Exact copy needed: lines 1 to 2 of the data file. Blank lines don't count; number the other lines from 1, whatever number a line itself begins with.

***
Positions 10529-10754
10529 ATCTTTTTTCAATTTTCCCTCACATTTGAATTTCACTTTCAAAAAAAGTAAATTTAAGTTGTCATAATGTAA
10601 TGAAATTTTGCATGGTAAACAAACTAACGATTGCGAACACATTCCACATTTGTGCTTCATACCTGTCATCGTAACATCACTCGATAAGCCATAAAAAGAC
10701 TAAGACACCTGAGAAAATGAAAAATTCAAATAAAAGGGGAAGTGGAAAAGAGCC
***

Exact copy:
Positions 10529-10754
10529 ATCTTTTTTCAATTTTCCCTCACATTTGAATTTCACTTTCAAAAAAAGTAAATTTAAGTTGTCATAATGTAA